He left the Navy in 2003, and became part of a government special operations unit for covert ground operations, in which he was deployed more than 50 times to such diverse locations as Afghanistan, Iraq, Saudi Arabia, United Arab Emirates, Kuwait, Jordan, Japan, Jamaica, Philippines, Chad and Djibouti.
Selvi Clark said the dangerous work he did for the Navy and government was in sharp contrast to his home life, where she described him as “a very sentimental guy.
“He was a very caring father. I was amazed at how he took care of his daughters. He was very much a caretaker. He loved to take care of his family.”
Casey became the father of twin daughters, Daron and Berkeley, in 1993, with his former spouse, Elissa Clower.
He and Selvi added two more daughters, Rehya and Naiya, in 2008 and 2011.
Selvi recalled that she and Casey met in 2000 while he was serving aboard the aircraft carrier USS Abraham Lincoln and she was a consultant for Price Waterhouse Coopers, where she was deployed with a five-person team.
They met only briefly on the ship before he was deployed with a Navy Explosive Ordnance Disposal unit in the Arabian Gulf, where he served aboard small rubber boats that were checking foreign ships that she said “were sometimes compliant, sometimes non-compliant.”
That New Year’s, she received an email from him in which he said he was thinking about who he wanted to wish a happy new year, and “I was the only person who came to mind.”
Selvi said they met again in Australia, where his friend, Brad, was friendly with her roommate.
Later, while Casey was stationed at Whidbey Island, he was re-deployed to the East Coast. His daughters were living in Bedford, and rather than flying, he and Selvi drove across the country.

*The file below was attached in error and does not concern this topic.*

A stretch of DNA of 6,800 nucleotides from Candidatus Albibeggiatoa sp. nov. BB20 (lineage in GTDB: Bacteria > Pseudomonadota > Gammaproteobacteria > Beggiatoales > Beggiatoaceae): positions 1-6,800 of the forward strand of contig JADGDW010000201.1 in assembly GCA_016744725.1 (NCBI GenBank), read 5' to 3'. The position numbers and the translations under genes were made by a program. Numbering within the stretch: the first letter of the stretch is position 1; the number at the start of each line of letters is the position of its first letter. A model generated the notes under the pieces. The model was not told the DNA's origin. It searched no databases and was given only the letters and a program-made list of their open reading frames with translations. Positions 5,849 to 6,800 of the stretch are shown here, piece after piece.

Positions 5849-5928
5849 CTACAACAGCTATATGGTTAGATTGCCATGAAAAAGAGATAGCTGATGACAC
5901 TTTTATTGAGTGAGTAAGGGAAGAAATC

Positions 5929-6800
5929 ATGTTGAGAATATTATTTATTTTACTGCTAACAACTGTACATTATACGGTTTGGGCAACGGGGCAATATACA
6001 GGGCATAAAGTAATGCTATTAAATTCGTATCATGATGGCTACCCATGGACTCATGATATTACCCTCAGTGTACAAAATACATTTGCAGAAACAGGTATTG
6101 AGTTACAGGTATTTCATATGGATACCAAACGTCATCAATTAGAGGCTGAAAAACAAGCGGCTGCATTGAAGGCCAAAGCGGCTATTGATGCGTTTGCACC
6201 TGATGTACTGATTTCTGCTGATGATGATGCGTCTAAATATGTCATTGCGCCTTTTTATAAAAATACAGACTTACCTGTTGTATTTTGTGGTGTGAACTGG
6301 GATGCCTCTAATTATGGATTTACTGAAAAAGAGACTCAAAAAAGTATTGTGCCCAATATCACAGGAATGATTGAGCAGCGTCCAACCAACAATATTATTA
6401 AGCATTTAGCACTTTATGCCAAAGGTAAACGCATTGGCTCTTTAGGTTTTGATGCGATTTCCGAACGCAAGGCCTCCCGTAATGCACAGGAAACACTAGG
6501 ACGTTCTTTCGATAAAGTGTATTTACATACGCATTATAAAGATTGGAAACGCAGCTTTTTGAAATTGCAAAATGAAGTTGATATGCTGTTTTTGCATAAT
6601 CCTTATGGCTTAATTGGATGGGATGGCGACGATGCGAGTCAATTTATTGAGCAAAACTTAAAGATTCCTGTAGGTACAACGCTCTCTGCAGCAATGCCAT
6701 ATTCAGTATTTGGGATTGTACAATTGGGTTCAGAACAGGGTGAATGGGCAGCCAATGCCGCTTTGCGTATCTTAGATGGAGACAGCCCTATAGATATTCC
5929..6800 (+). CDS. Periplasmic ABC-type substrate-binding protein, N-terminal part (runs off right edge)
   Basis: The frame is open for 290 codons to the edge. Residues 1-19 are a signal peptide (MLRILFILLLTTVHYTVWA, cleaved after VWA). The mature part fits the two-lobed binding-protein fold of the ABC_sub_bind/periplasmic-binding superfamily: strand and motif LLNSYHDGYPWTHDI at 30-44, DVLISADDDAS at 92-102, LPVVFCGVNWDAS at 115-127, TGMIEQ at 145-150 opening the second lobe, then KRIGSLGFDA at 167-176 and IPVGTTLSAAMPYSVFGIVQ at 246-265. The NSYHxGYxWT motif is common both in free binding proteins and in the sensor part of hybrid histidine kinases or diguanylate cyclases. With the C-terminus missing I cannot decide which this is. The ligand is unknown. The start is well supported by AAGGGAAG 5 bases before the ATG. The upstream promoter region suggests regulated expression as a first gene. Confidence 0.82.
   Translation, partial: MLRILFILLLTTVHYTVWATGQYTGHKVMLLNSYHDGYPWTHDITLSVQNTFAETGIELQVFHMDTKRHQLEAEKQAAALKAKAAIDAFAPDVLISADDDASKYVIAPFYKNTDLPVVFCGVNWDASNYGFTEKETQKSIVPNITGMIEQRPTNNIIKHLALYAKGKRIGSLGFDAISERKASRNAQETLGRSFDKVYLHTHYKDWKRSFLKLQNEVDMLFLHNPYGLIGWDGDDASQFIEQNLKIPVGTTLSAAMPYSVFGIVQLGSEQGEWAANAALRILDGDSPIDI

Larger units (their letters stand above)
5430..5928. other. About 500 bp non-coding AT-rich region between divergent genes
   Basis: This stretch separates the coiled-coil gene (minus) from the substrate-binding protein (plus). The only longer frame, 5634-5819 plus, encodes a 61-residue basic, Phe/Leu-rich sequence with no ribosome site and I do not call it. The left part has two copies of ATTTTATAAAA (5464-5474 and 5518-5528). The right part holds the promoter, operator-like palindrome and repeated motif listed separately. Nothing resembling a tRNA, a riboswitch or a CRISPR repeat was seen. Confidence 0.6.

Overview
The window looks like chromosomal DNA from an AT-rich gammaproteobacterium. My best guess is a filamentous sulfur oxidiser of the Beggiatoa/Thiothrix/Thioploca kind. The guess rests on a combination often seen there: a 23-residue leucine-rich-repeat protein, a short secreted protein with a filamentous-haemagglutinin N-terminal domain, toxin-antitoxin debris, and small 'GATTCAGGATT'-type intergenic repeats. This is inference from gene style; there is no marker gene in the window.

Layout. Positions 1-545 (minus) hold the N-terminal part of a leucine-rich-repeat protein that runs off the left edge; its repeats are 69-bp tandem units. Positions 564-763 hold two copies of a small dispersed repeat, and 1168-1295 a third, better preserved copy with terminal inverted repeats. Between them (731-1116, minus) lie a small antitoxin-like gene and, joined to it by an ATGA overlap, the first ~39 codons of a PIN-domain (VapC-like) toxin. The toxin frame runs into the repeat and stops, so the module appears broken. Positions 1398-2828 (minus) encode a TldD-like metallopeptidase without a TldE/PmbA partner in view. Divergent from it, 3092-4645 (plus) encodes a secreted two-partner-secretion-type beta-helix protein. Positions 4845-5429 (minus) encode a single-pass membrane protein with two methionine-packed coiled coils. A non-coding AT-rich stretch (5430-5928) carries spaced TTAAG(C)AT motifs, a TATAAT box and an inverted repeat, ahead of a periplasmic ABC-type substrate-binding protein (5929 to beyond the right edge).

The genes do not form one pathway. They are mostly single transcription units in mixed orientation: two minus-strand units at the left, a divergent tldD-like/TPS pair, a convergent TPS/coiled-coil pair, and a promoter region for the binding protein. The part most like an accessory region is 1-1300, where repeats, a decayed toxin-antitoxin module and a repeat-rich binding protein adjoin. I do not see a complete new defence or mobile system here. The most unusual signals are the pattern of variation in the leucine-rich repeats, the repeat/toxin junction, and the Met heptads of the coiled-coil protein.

“That pretty much sealed the deal,” she said.
“He was a really simple man,” she said. “He loved to stay home. He was deployed so much, he loved staying home, taking care of his family.”
He was born Tuesday, Sept. 4, 1973, in Bedford, son of Jody (Bush) Clark and the late Melvin (Merv) Clark lll.
In addition to his wife and daughters, Casey is survived by grandchildren Knoxx and Ryatt; mother, Jody Clark of Everett; sister and brother-in-law, Schatze and Mark Young of Everett; brother and sister-in-law, Cody and Vanessa Clark of Mount Joy; and many loving nieces, nephews, cousins and in-laws. Casey had a second mother, Herlinda Lopez, whom he loved deeply as family. He was especially close to his brother-in-law, Satheesh Rajakumaran.
In addition to his father, Merv, he was preceded in passing by his baby boy, “Rajan”; his uncle, Randy E. Clark; and his aunt, Sherry (Bush) Cornelius.
A graveside service with full military honors will be held on Saturday at 12:30 p.m. at Everett Cemetery. Friends may visit Casey at the Jack H. Geisel Funeral Home Inc., Everett, from 11 a.m. to noon on Saturday (one family at a time). All are invited to join virtually at 11:30 a.m. at: https://us02web.zoom.us/j/89901946151?pwd=YmZiYkdNNzZJeWI5cmtZL2RLUWc1Zz09; Meeting ID: 899 0194 615, passcode: 44617.